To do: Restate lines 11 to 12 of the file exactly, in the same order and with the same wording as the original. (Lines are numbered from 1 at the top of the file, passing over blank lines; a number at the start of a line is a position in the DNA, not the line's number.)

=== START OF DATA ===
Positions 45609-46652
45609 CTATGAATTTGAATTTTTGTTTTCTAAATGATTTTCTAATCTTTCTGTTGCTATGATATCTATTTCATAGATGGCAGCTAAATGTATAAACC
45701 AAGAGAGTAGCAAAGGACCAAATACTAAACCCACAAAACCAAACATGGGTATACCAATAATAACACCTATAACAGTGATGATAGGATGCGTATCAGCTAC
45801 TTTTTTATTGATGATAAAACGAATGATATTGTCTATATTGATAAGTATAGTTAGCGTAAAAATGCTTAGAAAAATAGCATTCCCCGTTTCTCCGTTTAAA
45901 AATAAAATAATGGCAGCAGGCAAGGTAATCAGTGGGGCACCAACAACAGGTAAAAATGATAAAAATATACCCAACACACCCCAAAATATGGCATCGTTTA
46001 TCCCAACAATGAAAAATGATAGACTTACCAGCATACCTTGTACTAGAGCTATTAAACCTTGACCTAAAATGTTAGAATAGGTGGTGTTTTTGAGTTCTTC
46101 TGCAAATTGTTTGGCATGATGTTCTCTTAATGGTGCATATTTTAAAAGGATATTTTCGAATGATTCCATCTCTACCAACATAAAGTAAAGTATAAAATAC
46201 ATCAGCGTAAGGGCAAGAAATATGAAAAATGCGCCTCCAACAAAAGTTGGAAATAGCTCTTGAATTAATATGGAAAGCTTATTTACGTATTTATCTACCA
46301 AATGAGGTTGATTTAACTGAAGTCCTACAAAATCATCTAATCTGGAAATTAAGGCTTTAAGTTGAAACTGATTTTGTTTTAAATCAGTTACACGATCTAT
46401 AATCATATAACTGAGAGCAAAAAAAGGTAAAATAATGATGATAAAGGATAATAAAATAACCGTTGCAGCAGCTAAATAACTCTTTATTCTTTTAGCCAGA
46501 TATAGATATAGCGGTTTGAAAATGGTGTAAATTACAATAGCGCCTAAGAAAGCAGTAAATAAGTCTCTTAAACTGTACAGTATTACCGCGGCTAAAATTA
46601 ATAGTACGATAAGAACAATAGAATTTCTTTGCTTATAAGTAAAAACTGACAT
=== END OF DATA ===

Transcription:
46501 TATAGATATAGCGGTTTGAAAATGGTGTAAATTACAATAGCGCCTAAGAAAGCAGTAAATAAGTCTCTTAAACTGTACAGTATTACCGCGGCTAAAATTA
46601 ATAGTACGATAAGAACAATAGAATTTCTTTGCTTATAAGTAAAAACTGACAT